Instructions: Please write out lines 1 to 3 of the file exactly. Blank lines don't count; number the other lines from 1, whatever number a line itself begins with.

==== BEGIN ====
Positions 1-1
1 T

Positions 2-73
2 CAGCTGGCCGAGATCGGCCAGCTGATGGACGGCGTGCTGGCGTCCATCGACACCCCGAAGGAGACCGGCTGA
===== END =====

Positions 1-1
1 T

Positions 2-73